May, 2022 On 31 March 2021, the Ethiopian-German Energy Cooperation held a kick-off for the…
plan for achieving universal electricity access nation wide by 2025.
10 Apr 2022
As a solar panel was raised onto the roof of their mud-brick home in a Tanzanian village in sight of Mount Kilimanjaro, Akida Saidi and his wife felt giddy at the prospect of entering a new era. In a place where most residents make do with pit latrines instead of toilets and till their fields of maize and pigeon peas with hoes, suddenly having electricity would catapult them into the 21st century. With the flick of a switch they’d light their kitchen without fear of kerosene fires and charge their phones without trekking to town.
The couple’s unexpected journey to solar power began one day in 2015, when a fleet of motorbikes buzzed into the village of Gedamar, carrying salesmen from Zola Electric, which counts Tesla as one of its biggest backers. The agents offered Saidi and other residents a way to improve their life while saving money. For a small down payment, followed by a monthly fee less than the cost of fuel, they could have three lightbulbs, a phone-charging port, and a solar panel. In two years the kit would be theirs to keep, the salesmen promised, with free electricity coursing through their home in perpetuity.
“When we got the solar power equipment, we thought our lives would change and we would live a modern life, just like those in the big cities,” says Saidi’s wife, Mwasiti Waziri, who recalls that her neighbours were so dazzled by the lights that many of them signed up, too.
Since solar pay-as-you-go, or paygo, was introduced almost a decade ago, it has been hailed as the answer to the elusive challenge of bringing electricity to hundreds of millions of people currently off the grid in Africa, Asia, and Latin America. It began in the spirit of the microcredit model that Nobel Peace Prize-winning economist Muhammad Yunus popularised in the 1980s. But instead of offering small loans to poor people in the developing world, paygo solar would leverage their utility bills to give them a path to ownership and, ultimately, energy independence.
The new solar solution became a darling of development banks and socially minded investors after US President Barack Obama unveiled his Power Africa initiative on a tour of the continent in 2013. He called on the public and private sectors to work together to electrify 20 million homes and small businesses. The concept was seductive from every angle: Governments embraced the idea because it shifted infrastructure costs to consumers, and charitable organisations loved it because it promised to empower the poor. At a moment when the world was waking up to the threat of climate change, everyone was eager to embrace paygo’s potential.
Soon a new generation of companies such as D.light, Mobisol, and Zola were promising to provide off-grid homes with affordable, renewable energy while also turning a profit. Humanitarian agencies and the United Nations got in on the action, along with Silicon Valley heavyweights including EBay founder Pierre Omidyar and Tesla’s Elon Musk. The clean-energy researchers at BloombergNEF tracked about $300 million invested in mostly Western-owned solar paygo startups in 2020, up from $19 million in 2013. More than 8 million paygo solar kits were sold from January 2018 through December 2021, according to Gogla, an off-grid solar industry trade group, and today about 25 million to 30 million people have access to energy via paygo solar lighting systems.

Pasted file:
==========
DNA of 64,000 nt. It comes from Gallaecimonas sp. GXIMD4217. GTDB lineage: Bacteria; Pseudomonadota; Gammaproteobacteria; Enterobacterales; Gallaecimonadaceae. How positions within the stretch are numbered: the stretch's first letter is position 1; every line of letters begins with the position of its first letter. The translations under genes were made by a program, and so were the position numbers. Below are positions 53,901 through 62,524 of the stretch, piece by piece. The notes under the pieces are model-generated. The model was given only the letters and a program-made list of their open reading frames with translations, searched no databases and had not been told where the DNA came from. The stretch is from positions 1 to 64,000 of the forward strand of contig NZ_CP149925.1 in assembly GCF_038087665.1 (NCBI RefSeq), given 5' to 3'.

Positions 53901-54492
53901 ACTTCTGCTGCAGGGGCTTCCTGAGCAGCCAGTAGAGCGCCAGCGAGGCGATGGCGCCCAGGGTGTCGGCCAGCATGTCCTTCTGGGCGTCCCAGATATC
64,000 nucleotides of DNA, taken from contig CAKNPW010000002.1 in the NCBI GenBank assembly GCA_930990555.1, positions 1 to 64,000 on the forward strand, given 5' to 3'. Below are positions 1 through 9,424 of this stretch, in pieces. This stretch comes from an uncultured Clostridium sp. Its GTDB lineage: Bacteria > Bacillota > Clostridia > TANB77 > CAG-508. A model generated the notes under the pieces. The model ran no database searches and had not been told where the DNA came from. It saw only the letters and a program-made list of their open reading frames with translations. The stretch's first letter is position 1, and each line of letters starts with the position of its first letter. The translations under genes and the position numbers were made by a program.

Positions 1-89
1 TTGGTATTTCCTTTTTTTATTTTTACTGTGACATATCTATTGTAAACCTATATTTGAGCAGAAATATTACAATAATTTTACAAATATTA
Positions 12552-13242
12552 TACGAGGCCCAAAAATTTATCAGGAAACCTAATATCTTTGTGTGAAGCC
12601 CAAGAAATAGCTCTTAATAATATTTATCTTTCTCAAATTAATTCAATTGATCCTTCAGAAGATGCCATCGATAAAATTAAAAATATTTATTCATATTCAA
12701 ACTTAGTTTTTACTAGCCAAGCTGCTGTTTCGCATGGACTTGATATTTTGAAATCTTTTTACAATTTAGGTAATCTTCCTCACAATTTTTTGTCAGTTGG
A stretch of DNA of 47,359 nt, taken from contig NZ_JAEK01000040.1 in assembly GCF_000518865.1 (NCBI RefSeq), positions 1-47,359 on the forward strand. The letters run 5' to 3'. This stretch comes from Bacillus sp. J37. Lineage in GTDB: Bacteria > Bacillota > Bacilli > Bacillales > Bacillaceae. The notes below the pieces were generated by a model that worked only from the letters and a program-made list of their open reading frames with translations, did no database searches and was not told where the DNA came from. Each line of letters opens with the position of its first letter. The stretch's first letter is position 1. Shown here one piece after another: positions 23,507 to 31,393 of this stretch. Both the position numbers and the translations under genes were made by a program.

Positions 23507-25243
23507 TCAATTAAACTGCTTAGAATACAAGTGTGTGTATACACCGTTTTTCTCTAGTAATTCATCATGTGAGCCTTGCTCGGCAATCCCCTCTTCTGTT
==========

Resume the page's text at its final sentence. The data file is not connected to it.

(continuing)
But in places such as Gedamar, the reality has fallen far short of its promise, according to interviews with more than two dozen former employees of solar paygo companies who asked for anonymity because they weren’t authorised to speak. Their comments were corroborated by customers, consumer advocates, and internal documents seen by Bloomberg Green.
The industry’s rapid growth has left it confronting challenges similar to those faced by microfinance, trying to balance the dual bottom lines of profit and social impact. Idealistic entrepreneurs are seeing their aspirations collide with the unsparing economics of trying to make money by offering credit to some of the world’s poorest communities. Because solar paygo is a low-margin, high-default business, and investors and commercial lenders often demand quick returns, companies end up on a funding treadmill. The former employees say the solar startups are pressured to grow at rates that can be achieved only through high prices, unreliable products, misleading sales pitches, and little or no due diligence. The consequence is “a social impact credit trap,” says Daniel Waldron, a solar specialist who analysed the industry for the Consultative Group to Assist the Poor, an organisation of international development agencies, and now works at impact investment company Acumen.
It’s the paradox of the renewable energy market’s economic revolution. Solar is now the cheapest form of new energy in much of the world, but its costs can still be prohibitive for those who need it most, leading to a cycle of exploitation. Although paygo can make a difference to middle-class homeowners and small businesses that don’t want to depend on Africa’s unreliable power grid, it hasn’t succeeded in bringing electricity to the poor on a massive scale.
The financially inexperienced are still being misled about the costs of complex solar financing contracts, according to the people interviewed by Bloomberg Green. In some places half the loans ended up unpaid, and those who continued paying struggled. During the pandemic, one study found, 43% of paygo customers had to cut back on food consumption to keep their service. Now some of Zola and D.light’s competitors are pursuing an even more vulnerable customer base: refugees in camps in Rwanda, Uganda, and elsewhere.
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